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New bid to help London air links
A FRESH attempt to revive air links to London from regional airports such as struggling Durham Tees Valley will be made by a North-East MP.
Phil Wilson, the Labour MP for Sedgefield, will table an amendment to legislation currently before MPs to require airlines to maintain routes if investment and jobs depend on it.
The idea will also be put to Aviation Minister Theresa Villiers when a delegation, led by Mr Wilson, meets her on April 24, to discuss the Durham Tees Valley Airport problems.
Mr Wilson said: “This amendment is another way of protecting airports like Durham Tees Valley Airport.
“If the legislation proposed had been in place when BMI pulled its London flights from Durham Tees Valley Airport, the Civil Aviation Authority could have said ‘you have an obligation to continue to fly because of the impact on the Tees Valley’.
“I want the committee considering the Civil Aviation Bill to examine the possibility of the clause, which has the support of MPs in the Tees Valley area.”
It is the second proposal put forward to try to breathe life into the airport, hit by a £1.6m loss and passenger numbers dwindling to about 200,000 a year.
Last month, a deal was struck that meant the Peel Group took back control of the airport, ensuring it will remain a commercial business, but doubts remain over its long-term future.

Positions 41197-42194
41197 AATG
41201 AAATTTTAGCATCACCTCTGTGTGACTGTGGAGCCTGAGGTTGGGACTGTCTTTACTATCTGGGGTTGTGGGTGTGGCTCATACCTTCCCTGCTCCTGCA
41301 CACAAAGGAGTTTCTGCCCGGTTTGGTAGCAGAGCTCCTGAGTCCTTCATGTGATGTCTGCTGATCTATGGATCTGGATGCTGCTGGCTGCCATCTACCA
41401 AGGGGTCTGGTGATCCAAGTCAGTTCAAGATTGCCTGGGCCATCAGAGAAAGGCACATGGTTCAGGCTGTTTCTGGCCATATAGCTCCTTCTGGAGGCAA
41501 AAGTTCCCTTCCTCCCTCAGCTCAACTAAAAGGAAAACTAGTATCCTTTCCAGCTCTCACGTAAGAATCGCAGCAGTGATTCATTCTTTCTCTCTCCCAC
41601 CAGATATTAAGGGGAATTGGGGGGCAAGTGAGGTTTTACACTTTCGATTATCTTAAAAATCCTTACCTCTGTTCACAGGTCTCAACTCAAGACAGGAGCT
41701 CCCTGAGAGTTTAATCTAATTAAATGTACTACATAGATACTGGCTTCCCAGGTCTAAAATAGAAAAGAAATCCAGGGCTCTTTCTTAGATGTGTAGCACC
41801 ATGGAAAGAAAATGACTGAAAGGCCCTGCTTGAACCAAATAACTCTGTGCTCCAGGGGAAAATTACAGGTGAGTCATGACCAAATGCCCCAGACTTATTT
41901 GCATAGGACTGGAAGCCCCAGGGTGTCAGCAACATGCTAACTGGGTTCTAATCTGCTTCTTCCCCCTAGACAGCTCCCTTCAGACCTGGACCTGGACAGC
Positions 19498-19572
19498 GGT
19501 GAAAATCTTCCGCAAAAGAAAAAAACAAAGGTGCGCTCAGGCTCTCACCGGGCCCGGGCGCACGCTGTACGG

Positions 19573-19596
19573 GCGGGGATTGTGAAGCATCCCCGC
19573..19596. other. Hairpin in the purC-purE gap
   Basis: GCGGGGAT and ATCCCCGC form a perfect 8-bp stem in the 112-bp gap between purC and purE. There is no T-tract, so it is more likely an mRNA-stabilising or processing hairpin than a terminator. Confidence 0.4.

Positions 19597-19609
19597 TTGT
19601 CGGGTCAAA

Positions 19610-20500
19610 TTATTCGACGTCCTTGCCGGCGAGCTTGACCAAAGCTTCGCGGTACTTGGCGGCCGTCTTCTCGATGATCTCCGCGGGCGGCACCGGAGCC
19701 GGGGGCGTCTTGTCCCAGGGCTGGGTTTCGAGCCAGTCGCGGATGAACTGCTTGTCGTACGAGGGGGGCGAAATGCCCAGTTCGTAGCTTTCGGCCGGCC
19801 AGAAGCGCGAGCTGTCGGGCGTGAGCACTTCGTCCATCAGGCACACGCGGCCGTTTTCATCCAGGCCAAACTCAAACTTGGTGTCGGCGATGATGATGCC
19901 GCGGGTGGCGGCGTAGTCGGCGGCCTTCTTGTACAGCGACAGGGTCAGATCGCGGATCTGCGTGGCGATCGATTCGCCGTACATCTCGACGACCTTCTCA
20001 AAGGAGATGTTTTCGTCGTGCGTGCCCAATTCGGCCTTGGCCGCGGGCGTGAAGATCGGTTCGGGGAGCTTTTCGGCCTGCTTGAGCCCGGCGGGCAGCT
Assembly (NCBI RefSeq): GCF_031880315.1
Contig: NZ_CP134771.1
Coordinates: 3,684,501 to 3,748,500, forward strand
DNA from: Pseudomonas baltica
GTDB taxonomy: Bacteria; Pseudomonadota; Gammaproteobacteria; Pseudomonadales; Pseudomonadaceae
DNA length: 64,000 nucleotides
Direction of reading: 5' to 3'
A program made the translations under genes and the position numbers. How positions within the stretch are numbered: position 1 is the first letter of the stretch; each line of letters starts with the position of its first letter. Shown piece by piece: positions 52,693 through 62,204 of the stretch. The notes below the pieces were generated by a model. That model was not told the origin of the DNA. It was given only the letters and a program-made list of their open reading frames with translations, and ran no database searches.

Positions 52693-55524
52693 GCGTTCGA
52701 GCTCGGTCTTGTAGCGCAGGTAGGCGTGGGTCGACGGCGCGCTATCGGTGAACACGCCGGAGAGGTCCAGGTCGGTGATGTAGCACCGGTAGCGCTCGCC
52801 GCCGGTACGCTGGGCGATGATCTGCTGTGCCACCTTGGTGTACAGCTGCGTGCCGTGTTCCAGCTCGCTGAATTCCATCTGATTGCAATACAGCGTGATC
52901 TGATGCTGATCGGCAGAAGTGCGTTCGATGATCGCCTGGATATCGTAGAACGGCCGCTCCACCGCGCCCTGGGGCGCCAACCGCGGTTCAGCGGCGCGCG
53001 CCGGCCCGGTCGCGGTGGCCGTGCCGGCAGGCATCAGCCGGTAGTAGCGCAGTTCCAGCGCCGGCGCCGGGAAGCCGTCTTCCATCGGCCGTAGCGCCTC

James Wharton, the Tory MP for Stockton South, urged the new Tees Valley Local Enterprise Partnership (LEP) to apply for a public service obligation (PSO) agreement, to secure a lucrative Heathrow slot. There has been growing criticism that Heathrow has reserved slots for only six UK airports – down from 21 in 1995 and compared with 250 such arrangements across Europe.
However, Mr Wilson, while backing the idea of a PSO, said the cost – up to £2m a year – will be beyond the reach of the cashstrapped enterprise partnership.
Similar calls for more PSOs have been made for many years, without success.
Mr Wilson’s amendment would allow the Government to impose an obligation on an airline to operate a specified route “if a socioeconomic case can be built for the route to continue”.
It would be imposed as part of the licence conditions for operating another route, following consultations with the Civil Aviation Authority, airport and airline.
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